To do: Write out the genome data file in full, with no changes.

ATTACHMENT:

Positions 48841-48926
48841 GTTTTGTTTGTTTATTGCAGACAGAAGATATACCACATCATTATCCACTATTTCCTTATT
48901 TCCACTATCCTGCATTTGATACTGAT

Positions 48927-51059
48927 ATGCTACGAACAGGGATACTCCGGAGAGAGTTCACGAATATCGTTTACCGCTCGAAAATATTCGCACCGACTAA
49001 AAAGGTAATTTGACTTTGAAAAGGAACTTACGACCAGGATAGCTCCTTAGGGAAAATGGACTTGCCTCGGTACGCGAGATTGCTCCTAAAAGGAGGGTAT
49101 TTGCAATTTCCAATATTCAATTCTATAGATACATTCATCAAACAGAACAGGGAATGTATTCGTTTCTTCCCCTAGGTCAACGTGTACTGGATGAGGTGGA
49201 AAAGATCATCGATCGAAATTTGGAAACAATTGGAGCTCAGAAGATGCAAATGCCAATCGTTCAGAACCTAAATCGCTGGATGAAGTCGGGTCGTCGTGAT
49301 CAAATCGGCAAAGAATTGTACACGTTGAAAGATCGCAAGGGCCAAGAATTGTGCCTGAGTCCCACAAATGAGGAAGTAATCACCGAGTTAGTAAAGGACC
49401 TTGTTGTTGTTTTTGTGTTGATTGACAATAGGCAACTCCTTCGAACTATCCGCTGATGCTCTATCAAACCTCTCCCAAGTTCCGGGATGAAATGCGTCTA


Positions 48841-48926
48841 GTTTTGTTTGTTTATTGCAGACAGAAGATATACCACATCATTATCCACTATTTCCTTATT
48901 TCCACTATCCTGCATTTGATACTGAT

Positions 48927-51059
48927 ATGCTACGAACAGGGATACTCCGGAGAGAGTTCACGAATATCGTTTACCGCTCGAAAATATTCGCACCGACTAA
49001 AAAGGTAATTTGACTTTGAAAAGGAACTTACGACCAGGATAGCTCCTTAGGGAAAATGGACTTGCCTCGGTACGCGAGATTGCTCCTAAAAGGAGGGTAT
49101 TTGCAATTTCCAATATTCAATTCTATAGATACATTCATCAAACAGAACAGGGAATGTATTCGTTTCTTCCCCTAGGTCAACGTGTACTGGATGAGGTGGA
49201 AAAGATCATCGATCGAAATTTGGAAACAATTGGAGCTCAGAAGATGCAAATGCCAATCGTTCAGAACCTAAATCGCTGGATGAAGTCGGGTCGTCGTGAT
49301 CAAATCGGCAAAGAATTGTACACGTTGAAAGATCGCAAGGGCCAAGAATTGTGCCTGAGTCCCACAAATGAGGAAGTAATCACCGAGTTAGTAAAGGACC
49401 TTGTTGTTGTTTTTGTGTTGATTGACAATAGGCAACTCCTTCGAACTATCCGCTGATGCTCTATCAAACCTCTCCCAAGTTCCGGGATGAAATGCGTCTA